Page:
Reviewed by: Richard Miller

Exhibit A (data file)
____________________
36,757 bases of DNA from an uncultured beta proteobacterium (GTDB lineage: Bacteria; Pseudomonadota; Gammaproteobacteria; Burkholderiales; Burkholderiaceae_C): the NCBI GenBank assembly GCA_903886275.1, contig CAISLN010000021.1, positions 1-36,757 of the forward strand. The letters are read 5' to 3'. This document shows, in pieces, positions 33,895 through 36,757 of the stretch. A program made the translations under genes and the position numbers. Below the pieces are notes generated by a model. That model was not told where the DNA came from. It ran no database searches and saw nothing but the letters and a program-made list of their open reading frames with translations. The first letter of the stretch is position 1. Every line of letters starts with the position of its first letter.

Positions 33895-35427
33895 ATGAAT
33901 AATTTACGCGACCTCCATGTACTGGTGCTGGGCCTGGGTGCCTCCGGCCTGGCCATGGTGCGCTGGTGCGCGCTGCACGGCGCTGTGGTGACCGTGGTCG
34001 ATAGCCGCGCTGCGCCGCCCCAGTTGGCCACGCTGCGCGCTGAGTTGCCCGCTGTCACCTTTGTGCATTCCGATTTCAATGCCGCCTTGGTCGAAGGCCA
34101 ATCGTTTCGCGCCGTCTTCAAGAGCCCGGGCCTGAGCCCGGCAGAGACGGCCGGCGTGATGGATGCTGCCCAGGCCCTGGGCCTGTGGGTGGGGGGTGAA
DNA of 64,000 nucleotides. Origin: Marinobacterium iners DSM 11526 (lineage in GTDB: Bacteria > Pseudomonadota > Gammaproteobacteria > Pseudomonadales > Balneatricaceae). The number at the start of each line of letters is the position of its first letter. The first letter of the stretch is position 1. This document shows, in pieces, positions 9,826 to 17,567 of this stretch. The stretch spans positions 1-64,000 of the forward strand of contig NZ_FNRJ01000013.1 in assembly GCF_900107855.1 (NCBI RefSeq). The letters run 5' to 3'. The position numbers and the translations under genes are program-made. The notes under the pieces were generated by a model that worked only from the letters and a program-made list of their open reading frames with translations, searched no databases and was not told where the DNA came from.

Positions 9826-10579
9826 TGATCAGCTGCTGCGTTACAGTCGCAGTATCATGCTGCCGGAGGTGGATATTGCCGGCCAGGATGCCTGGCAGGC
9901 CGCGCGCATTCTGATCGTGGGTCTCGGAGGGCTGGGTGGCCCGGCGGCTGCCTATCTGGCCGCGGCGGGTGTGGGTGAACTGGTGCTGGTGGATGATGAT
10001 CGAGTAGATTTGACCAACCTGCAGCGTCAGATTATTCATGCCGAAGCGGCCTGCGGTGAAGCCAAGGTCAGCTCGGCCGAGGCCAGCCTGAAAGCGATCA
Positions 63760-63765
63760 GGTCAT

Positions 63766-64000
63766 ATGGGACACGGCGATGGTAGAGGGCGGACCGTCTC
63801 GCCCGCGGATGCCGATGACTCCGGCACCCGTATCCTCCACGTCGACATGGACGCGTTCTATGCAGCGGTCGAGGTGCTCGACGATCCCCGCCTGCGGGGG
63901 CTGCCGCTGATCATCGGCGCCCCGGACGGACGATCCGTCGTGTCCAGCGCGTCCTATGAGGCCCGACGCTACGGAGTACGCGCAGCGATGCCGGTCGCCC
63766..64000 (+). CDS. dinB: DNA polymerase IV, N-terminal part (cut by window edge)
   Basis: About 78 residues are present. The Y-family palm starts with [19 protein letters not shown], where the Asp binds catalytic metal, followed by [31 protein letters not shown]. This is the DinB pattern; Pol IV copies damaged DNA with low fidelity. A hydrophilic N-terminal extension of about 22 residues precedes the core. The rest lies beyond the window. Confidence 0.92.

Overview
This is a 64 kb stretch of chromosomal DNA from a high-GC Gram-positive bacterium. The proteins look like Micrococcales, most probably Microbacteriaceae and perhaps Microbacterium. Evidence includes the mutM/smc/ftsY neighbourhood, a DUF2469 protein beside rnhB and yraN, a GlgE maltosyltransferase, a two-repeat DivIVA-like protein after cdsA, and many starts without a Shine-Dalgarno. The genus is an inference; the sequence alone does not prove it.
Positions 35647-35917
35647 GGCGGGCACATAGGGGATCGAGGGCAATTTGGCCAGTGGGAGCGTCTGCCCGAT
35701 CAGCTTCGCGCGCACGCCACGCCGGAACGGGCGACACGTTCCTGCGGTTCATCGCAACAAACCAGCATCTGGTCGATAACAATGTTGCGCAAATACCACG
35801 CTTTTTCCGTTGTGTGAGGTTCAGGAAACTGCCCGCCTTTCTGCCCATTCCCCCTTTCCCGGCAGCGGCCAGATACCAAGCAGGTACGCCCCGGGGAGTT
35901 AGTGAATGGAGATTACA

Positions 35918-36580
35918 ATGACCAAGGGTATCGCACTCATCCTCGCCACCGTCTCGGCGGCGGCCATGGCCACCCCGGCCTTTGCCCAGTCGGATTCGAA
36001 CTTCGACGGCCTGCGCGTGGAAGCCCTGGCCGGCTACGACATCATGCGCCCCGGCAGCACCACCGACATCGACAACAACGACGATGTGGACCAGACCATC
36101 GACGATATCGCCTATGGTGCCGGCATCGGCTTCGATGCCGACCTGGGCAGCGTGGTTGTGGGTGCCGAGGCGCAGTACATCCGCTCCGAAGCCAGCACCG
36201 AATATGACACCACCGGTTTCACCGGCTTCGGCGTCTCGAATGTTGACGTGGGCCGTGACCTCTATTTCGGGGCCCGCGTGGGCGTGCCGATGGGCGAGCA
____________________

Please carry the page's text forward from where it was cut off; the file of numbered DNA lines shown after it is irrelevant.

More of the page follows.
John A. Lent and Xu Ying. 2017.Comics Art in ChinaJackson: University Press of MississippiISBN 9781496811745There is a growing body of English-language literature on graphic narratives in Asia, a topic that has surely launched a thousand seminars since the establishment of Asian popular culture book series by university and academic presses in the 1990s. This literature, with some exceptions (e.g. Wendy Siuyi Wong on Hong Kong, Giannalberto Bendazzi and Monica Chiu on global trends),[i] emphasized Japanese manga and manga-influenced styles in other parts of the world. For example, Paul Gravett’s Mangasia: The Definitive Guide to Asian Comics,[ii] assumes Japan as its starting point, as even the title indicates. Moreover, many of the works one can find in English on Asian graphic narratives are clearly meant as guides for collectors and enthusiasts, eschewing careful use of theory and thoughtful interpretation in favor of bold illustrations and an obligatory chapter on pornography. John Lent has been a consistent voice for a different approach, both with his 2001 edited volume on Asian graphic narratives, his own 2015 survey on Asian graphic narratives,[iii] and his role as editor of the East Asian Popular Culture series published by Palgrave Macmillan.Readers familiar with Lent’s efforts will find much pleasing about his new book, Comics Art in China. With this detailed, well-illustrated history of graphic storytelling in mainland China from the late 19th century to the present, Lent and co-author Xu Ying have produced a major contribution to English-language research on modern Chinese popular culture, and an excellent addition to existing work on graphic storytelling in Asia. Covering a broad range of traditions from late-Qing lianhuanhua (picture books 連環畫) through 20th-century manhua (cartoons 漫畫) to contemporary animation, this attractive volume from the University Press of Mississippi is also well theorized and thoroughly researched. Using a methodology unusual in the field, Lent and Xu based on their narrative multiple interviews with more than 121 principals over a fifteen-year period, giving an unprecedented access to a history of Chinese graphic narratives in the words of its principals. The authors’ deep knowledge of Asian graphic narrative traditions enables them to situate Chinese production in the larger Asian context, yet the many interviews keep the conversation grounded in Chinese experiences.Although partly drawn from a robust bibliography of primary and secondary sources, it is the extensive interviews that give Comics Art in China a unique depth, particularly in the chapters covering the years between the establishment of the PRC in 1949 through the Great Leap Forward and Cultural Revolution to the subsequent capitalist remaking of socialist China we see today. This section begins by laying out the establishment of modern cartooning and animation, something that often happened in an atmosphere of circumspection, if not outright danger. In part this was because of the grounding of official attitudes toward art in Yan’an in 1942, which directed artists to work in support of socialism for the benefit of the proletariat and the peasants. However, the interviews make clear that criticism from Party officials easily strayed from the constructive to the capricious. This was particularly true during the Hundred Flowers campaign, when artists creating work criticizing the Party quickly found themselves labeled as rightists. In some cases – Shen Tongheng, editor of the People’s Daily (人民日報) being a well-known example – punishment began in 1957 and only intensified during the Cultural Revolution 10 years later. Numerous cartoonists spent more than 20 years in a combination of jail and exile, forbidden from practicing their art and repeatedly reviled for their perceived rightist work (p. 97).However, it is undeniable that, when the Red Guard appeared in 1966, life became immeasurably more difficult for these artists. As Wang Fuyang put it, ‘Chinese cartoons were stopped during the Cultural Revolution, but decayed from 1957 onwards’ (p. 97). By now the stories of the poverty and arbitrary cruelty visited upon prominent intellectuals during the Cultural Revolution seem commonplace, but reading the words of important and talented artists brings this period sharply into focus once again. Wang, who had tried to protect cartoonist Li Binsheng from accusations of being a rightist, described his experience to the authors thusly: ‘I was not yet twenty-three when I was exiled to a deserted place in the West. I fed cattle, did hard work on farms. I hardly could draw cartoons. I was twenty-two years in the province….’ (p. 97). Other artists fared worse, including Shanghai animator Te Wei who, exiled, beaten, and forced to write endless self-criticisms, was called back to the studio only to find himself ‘welcomed by a multitude of banners … all of which were criticizing me’ (p. 99). Some artists found other outlets for their artistic (and political) impulses, be it making thousands of clay ducks like Mi Gu, sculpting pieces of bamboo like Zhu Genhua, or Te Wei, who drew cartoons in ink on glass, which enabled him to wipe away the evidence should the guards choose to look in on him (p. 103).With the arrest of the Gang of Four and the beginnings of market reform, the survivors of the Cultural Revolution regrouped, launching a second Golden Era. Many of the best-loved and most artistic animated films date to this period, with many using the ink-painting approached pioneered in Shanghai shortly before the Cultural Revolution, giving a distinctly Chinese feel to the works. Films such as Nezha Conquers the Dragon King (哪吒閙海 1979), drawn from Chinese cultural tales and scored using Chinese traditional music by Jin Fuzai, this film put China on the world animation map with its screening at the Cannes Film Festival in 1980. Nevertheless, as the many interviews attest, this new Golden Age was short-lived, brought to an end by the inrush of foreign (mostly Japanese) animated films, and the shift of emphasis from artist values to commercial ones. As with so many other areas in contemporary Chinese culture, what decades of Maoist suspicion could not destroy, a few years of market chasing effectively obliterated. The authors conclude with a gloomy quote from Theodor Adorno to argue that the result of market reforms in Chinese graphic narratives is the ‘eternal sameness’ engendered by the profit motif in combination with the elevation of mechanical reproduction and distribution over the techniques of art (p. 193).With Comics Art in China, Lent and Xu have given the English-speaking world an invaluable resource on the history of graphic narratives in China. Using a combination of interviews and secondary research, the two authors bring to life an important branch of graphic narrative art that has been unfairly eclipsed by the long focus on Japanese manga and anime. Their book will make an excellent base for both scholars and teachers looking to enrich their knowledge of Asian popular culture in historical context. [i] Wendy Siuyi Wong, Hong Kong Comics: A History of Manhua, New York: Princeton Architectural Press, 2002; Giannalberto Bendazzi, Animation: A World History, 3 vols, New York: Focal Press, 2016; Monica Chiu (ed.), Drawing New Color Lines: Transnational Asian American Graphic Narratives, Hong Kong: Hong Kong University Press, 2015.[ii] Paul Gravett, Mangasia: The Definitive Guide to Asian Comics, London: Thames & Hudson, 2017.[iii] John A. Lent, Illustrating Asia: Comics, Humor Magazines, and Picture Books, Honolulu: University of Hawai’i Press, 2001; John A. Lent, Asian Comics, Jackson: University Press of Mississippi, 2015.